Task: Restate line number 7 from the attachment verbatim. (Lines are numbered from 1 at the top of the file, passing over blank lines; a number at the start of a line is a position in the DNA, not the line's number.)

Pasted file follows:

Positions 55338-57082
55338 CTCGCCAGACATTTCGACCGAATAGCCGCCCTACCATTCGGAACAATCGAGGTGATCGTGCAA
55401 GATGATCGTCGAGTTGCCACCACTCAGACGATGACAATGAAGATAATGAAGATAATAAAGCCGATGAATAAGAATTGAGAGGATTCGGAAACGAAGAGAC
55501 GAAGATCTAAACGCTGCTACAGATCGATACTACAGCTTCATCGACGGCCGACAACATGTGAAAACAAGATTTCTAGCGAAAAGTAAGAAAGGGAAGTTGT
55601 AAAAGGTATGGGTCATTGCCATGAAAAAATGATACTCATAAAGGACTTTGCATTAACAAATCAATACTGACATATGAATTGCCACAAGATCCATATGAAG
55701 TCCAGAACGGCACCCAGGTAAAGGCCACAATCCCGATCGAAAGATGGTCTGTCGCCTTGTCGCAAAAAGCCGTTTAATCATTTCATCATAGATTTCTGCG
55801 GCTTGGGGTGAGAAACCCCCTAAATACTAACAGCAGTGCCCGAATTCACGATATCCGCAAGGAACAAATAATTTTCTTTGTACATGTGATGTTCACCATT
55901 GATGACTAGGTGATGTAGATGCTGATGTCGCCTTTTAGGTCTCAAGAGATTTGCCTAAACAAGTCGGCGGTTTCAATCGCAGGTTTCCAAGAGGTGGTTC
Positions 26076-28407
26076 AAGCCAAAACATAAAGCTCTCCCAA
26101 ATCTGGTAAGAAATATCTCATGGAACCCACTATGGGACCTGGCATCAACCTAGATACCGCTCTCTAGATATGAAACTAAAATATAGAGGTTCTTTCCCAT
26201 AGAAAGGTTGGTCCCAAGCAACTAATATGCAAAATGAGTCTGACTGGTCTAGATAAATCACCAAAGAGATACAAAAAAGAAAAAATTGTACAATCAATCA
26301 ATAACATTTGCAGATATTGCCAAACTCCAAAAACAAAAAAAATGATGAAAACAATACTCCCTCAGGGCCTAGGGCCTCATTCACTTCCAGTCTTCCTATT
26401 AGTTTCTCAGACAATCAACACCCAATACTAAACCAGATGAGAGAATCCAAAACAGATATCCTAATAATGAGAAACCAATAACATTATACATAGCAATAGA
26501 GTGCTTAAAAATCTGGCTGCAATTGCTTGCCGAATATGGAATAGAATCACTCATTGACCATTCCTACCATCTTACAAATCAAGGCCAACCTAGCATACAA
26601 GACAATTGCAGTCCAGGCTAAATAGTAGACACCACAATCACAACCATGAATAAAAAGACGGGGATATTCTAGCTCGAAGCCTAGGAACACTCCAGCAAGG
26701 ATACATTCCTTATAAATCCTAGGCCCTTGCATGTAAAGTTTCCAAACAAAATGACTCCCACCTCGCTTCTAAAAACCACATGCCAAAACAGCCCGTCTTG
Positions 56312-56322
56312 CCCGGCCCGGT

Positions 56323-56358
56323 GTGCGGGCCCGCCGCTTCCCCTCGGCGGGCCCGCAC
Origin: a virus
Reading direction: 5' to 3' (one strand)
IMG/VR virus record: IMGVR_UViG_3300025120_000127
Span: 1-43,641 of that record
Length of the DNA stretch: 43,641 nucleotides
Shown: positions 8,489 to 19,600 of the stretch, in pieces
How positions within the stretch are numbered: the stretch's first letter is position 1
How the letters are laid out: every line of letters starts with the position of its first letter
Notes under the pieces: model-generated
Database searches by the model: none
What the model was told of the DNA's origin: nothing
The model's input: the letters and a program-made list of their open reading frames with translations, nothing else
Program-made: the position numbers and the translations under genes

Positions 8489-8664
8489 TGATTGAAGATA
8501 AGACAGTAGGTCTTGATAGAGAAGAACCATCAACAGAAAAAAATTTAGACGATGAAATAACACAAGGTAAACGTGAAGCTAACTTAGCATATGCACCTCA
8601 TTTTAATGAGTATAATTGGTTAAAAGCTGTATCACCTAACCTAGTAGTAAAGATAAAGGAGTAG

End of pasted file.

55801 GCTTGGGGTGAGAAACCCCCTAAATACTAACAGCAGTGCCCGAATTCACGATATCCGCAAGGAACAAATAATTTTCTTTGTACATGTGATGTTCACCATT